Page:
Posted: Friday, December 28, 2012 11:23 AM
By CAROL RYAN DUMAS
Dairy industry representatives are unsure how long the USDA can forestall implementing antiquated dairy policies set to go into effect Jan. 1.
The USDA is beginning the rules and regulations process for setting minimum milk support prices required under the 1949 legislation that will guide farm policy until Congress replaces or extends the farm bill that expired in September.
Under that law, milk prices below the minimum support price trigger government purchases of dairy product to help clear the market and increase prices.
"USDA continues to review a variety of options for administering programs should permanent law become legally effective on Jan. 1, and remains hopeful that Congress will act to prevent uncertainty for farmers and consumers in the new year," the USDA said in a statement.
The 1949 law, which is based on parity pricing calling for a minimum milk price relative to 60-year-old milk-production costs, would result in ridiculously high milk prices, said Jerry Slominski, International Dairy Foods Association's senior vice president for legislative and economic affairs.
Milk around the country is selling for an average of $19 to $20 a hundredweight. Reverting to the 1949 farm policy would move the support price from $9.98 per hundredweight to $38 per hundredweight, he said.
That would be disastrous for the U.S. dairy industry and the ag economy. Domestic demand for milk and dairy products would drop and exports would disappear. In addition it would lead to huge price volatility because markets would be lost while the program was in place and once it ended, the country would be flooded with milk, he said.
That's why he says it's unlikely that the milk-price support formulas in the old law will ever be implemented.
Knowing the devastation those high prices would cause, he said, Ag Secretary Tom Vilsack is likely to delay implementation until Congress can fix the problem. And he has the ability to do that through the rules and regulations process, he said.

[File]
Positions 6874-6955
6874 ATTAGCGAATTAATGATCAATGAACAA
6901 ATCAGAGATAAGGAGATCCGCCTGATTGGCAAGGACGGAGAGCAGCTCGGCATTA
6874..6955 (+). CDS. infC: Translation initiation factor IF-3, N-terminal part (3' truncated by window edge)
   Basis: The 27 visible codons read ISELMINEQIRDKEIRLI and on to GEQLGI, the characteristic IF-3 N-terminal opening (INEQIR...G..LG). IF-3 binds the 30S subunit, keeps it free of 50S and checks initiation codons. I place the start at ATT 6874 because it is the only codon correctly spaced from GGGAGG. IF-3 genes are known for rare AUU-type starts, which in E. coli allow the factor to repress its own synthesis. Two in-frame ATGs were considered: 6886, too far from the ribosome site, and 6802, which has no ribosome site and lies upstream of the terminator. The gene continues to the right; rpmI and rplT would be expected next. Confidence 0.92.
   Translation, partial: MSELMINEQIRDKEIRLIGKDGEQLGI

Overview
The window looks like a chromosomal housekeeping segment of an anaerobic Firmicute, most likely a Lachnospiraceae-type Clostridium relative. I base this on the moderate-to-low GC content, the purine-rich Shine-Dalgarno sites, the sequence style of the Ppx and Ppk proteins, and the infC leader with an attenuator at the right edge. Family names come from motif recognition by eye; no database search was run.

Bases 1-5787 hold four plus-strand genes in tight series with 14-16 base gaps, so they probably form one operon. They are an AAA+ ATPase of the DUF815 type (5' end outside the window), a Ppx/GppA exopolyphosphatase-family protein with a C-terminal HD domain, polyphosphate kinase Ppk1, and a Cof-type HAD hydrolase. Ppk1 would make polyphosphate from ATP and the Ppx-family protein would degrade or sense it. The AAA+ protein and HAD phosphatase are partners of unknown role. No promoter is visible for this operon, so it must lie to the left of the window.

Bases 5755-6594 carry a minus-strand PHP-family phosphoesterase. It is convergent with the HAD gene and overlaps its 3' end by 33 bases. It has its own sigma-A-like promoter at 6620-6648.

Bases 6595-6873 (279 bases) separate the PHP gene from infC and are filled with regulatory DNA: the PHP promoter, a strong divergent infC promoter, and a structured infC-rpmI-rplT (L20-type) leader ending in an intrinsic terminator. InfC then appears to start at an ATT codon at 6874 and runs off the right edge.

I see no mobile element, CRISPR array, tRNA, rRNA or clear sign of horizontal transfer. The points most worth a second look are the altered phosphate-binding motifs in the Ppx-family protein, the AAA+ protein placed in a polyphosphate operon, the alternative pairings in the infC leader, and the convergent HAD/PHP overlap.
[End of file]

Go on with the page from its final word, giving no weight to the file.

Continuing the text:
It'll take time to determine what products the government will buy, where it will be delivered, how it will be packaged and other physical attributes such as moisture content. Then any rule would have to go out for a 30-day comment period before it could become final, he said.
And there's no real deadline on when a rule would become final. That's at the discretion of the secretary. A rule can be proposed and just sit there while comments are taken. There are proposed rules that have been on the books for years, he said.
It's likely Congress would take action before any of this would be implemented, he said.
National Milk Producers Federation is not nearly as confident. While it would take time to work out the details of government purchases, the law is the law, said Dana Brooks, National Milk's senior vice president of government relations.
The 1949 policy was put in place to force Congress to always act on farm policy to ensure there'd always be a price support program for commodities to ensure production. She said the current Congress has failed to understand the seriousness of farm policy, failing to pass or extend a farm bill.
There's no telling when Congress might act on farm policy, she said.
The secretary won't really be able to prolong the process of setting those support prices. There's no getting around the law, and it's likely new price supports will be implemented, she said.
"It will be disastrous. The market will not be able to bear this weight," she said.